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Abe makes symbolic visit to Australia mining heartland

Japanese Prime Minister Shinzo Abe visited the resources-rich Pilbara region of Western Australia Wednesday, in a recognition of the key role its minerals have played in his country's economic growth.

SYDNEY: Japanese Prime Minister Shinzo Abe visited the resources-rich Pilbara region of Western Australia Wednesday, in a recognition of the key role its minerals have played in his country's economic growth.

Abe travelled with Prime Minister Tony Abbott to Rio Tinto's West Angelas mine, where he toured the site and observed the use of Japanese technology in state-of-the-art equipment.

Both Japan and China have competed for resources in the Asian region, with Australia benefiting from the energy-hungry countries as economic growth boosted demand.

Resource-poor Japan was one of Australia's first mining clients and remains a key buyer of its iron ore, the country's largest export, a point hammered home by both Abbott and Rio chief Sam Walsh.

"The Pilbara is where the minerals revolution began," the Australian leader said ahead of the visit.

"The Pilbara has been the source of the iron ore which has built so much of modern Japan and which has been the foundation of so much of modern Australia's prosperity.

"So it's very fitting and appropriate that we should go to the Pilbara to pay our respects."

Walsh, who greeted Abe at the mine, said his company's "iron ore business was born on the back of Japanese investment and we will never, ever forget this support".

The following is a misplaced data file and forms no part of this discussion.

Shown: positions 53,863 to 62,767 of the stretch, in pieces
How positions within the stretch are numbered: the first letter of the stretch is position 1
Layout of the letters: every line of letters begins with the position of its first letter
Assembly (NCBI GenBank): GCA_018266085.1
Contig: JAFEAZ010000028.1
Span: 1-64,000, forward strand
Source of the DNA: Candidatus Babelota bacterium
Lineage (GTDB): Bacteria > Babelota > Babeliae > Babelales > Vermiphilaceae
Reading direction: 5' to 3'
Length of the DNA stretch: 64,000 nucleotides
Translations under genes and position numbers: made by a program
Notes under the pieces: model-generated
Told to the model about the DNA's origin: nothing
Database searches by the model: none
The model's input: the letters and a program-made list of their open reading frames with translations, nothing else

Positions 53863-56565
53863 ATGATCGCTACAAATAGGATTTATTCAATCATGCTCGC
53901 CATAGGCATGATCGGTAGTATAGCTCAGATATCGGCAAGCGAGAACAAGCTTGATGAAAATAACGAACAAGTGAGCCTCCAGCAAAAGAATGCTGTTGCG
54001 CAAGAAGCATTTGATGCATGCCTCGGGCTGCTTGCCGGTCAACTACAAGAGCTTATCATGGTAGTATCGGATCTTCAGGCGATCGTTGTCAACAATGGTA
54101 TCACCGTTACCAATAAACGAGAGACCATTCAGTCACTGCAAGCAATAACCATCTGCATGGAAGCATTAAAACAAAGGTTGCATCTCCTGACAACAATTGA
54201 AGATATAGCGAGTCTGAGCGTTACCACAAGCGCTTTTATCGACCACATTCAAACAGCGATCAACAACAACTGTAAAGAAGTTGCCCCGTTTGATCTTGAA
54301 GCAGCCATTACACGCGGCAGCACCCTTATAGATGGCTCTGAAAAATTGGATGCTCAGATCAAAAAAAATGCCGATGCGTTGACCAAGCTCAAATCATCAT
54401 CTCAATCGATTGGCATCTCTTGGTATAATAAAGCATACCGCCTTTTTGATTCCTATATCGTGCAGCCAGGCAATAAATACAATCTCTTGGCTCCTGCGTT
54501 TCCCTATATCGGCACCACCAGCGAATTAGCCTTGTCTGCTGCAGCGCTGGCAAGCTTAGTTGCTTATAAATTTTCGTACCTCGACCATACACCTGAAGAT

"Japan is now one of Rio Tinto's most important trading partners and our enduring relationship for almost half a century symbolises the strengthening economic and trade ties between Australia and Japan," he said.

China has since leapfrogged Japan to become the biggest market for Australian iron ore.

About 210.6 million tonnes, or 55 per cent of the total it imported between January and May, was sourced from Australia.

Japan is the second-largest importer, with Australian-sourced iron ore making up 61 per cent of all Japanese imports of the commodity in the first four months of this year.

"The Pilbara is strategic to China and Japan," said BBY senior resources analyst Mike Harrowell.

He added that the Abe visit was a symbolic gesture for both Japan and Rio, which late last year completed a major expansion of its iron ore operations in the Pilbara.

Abe will dine with Western Australia's Premier Colin Barnett on Wednesday evening before departing for Papua New Guinea, a Pacific nation emerging as an energy source for Japan.

It follows the first shipment last month of liquefied natural gas to Japan from a US$19 billion project in PNG.

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